According to regulations an approved private non degree program provider must have been operating for at least two years.

USC stands for United States Code. It is a compilation of federal laws.

A veteran is someone who has served in the United States Armed Forces. It also includes individuals who’re eligible to receive veterans education benefits such as active duty military personnel, reservists, guardsmen, spouses, widows and dependents.

Veterans Education Benefits
Veterans education benefits refer to educational assistance provided as compensation for service in the Armed Forces.

Vocational Objective
A vocational objective represents the goal of a program that aims to develop occupational skills necessary, for entry level employment.

Program Approval
Program approval involves the evaluation conducted by a State Approving Agency to ensure compliance with federal and state requirements, for veterans instructional programs.

Program of Education
A program of education refers to the combination of subjects, unit courses or training activities that are required to fulfill educational, professional or vocational objectives.

Pro Rata Refund
When a student withdraws from a term they may receive a rata refund. This means that the refund amount is determined based on the ratio of remaining days of instruction to the days of instruction in that term.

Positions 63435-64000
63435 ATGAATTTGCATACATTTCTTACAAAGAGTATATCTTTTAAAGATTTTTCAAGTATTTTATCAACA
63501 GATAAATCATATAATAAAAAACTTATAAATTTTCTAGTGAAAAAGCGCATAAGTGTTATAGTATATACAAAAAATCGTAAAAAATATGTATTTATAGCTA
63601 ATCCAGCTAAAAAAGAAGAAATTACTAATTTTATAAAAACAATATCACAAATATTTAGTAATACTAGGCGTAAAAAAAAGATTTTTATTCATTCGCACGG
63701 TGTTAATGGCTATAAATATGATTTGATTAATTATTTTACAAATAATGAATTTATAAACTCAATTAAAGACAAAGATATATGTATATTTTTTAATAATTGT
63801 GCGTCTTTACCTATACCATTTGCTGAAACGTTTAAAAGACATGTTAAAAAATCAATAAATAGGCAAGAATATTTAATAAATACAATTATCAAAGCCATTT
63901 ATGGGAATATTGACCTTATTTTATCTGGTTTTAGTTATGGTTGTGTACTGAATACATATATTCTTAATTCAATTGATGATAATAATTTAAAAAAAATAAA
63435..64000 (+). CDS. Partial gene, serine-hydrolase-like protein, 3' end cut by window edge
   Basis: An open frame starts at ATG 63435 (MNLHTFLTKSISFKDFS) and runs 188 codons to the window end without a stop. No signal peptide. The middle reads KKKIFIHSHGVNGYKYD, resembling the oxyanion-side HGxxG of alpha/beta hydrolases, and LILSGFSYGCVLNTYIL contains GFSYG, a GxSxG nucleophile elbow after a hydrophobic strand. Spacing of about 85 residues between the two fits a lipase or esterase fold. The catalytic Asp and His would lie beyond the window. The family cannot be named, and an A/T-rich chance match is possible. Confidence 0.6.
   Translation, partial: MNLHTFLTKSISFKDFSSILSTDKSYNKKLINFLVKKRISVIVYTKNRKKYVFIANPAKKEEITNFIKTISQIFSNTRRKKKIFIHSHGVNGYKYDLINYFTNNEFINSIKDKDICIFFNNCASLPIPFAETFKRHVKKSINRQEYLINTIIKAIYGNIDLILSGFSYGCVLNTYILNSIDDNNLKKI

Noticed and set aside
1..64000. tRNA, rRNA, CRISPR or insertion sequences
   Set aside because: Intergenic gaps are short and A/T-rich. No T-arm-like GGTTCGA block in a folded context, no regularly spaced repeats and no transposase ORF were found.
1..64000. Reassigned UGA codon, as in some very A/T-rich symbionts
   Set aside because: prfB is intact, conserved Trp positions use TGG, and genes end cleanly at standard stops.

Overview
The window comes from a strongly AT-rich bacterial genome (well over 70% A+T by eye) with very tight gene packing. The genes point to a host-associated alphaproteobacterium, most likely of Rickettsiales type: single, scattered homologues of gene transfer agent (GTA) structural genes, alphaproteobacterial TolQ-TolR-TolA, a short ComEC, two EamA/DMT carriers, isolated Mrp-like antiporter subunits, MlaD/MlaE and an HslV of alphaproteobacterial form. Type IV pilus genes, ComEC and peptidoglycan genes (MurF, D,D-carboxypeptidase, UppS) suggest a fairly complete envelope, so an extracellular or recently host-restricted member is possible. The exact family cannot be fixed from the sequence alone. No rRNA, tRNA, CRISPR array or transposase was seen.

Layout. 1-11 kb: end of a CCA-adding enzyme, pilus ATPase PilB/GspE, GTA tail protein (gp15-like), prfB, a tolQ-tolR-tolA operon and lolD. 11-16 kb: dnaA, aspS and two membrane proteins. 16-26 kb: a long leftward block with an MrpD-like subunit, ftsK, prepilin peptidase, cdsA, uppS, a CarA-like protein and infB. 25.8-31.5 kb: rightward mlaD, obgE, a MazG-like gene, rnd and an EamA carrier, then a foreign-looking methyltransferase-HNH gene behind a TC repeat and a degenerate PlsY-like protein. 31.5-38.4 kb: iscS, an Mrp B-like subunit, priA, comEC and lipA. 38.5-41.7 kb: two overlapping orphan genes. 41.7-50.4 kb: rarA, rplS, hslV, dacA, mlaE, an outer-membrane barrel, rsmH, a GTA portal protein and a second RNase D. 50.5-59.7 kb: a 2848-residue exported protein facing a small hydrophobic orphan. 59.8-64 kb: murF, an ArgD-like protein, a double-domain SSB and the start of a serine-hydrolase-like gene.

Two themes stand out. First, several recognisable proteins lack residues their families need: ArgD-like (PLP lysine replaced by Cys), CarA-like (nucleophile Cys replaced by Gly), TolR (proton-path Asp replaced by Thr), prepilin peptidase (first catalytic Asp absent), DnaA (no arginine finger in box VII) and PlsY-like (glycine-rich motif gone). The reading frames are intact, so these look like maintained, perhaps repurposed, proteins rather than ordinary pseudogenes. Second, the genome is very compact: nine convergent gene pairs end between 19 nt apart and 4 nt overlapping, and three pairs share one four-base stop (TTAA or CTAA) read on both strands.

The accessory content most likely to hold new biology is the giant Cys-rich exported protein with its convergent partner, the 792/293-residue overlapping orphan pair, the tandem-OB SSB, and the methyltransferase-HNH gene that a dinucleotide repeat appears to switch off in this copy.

Purpose of this Guide;

Every year veterans in Connecticut receive around $4 million in funding to support their educational expenses. However these benefits are only granted if veterans attend programs, schools or colleges that have gained approval. This guide is intended for school and college officials. Aims to outline the requirements for obtaining approval for educational programs that enroll veterans.

Such approval ensures that these programs lead to a recognized degree or help veterans achieve professional goals. Additionally it allows the U.S. Department of Veterans Affairs to determine the amount and duration of benefits monitor a veterans academic progress and evaluate earned credits. In Connecticut the Office of Higher Education acts as the State Approving Agency for veterans programs in accordance with Title 38 of the United States Code.

Jayson Peterson is an experienced pharmacist, naturopathic physician, medical examiner, and minister. After earning his Doctor of Pharmacy degree from the Medical University of South Carolina, Jayson Peterson completed clinical rotations at several prestigious healthcare institutions and has been affiliated with several pharmacy chains throughout his career. His main passion and zeal is focused on providing world-class patient care by giving precise details and thorough instructions to those who need it most.


Subscribe Today


Expert content on a wide variety of Education topics. Always stay up to date!

* About our Privacy Policy

Exclusive content

More article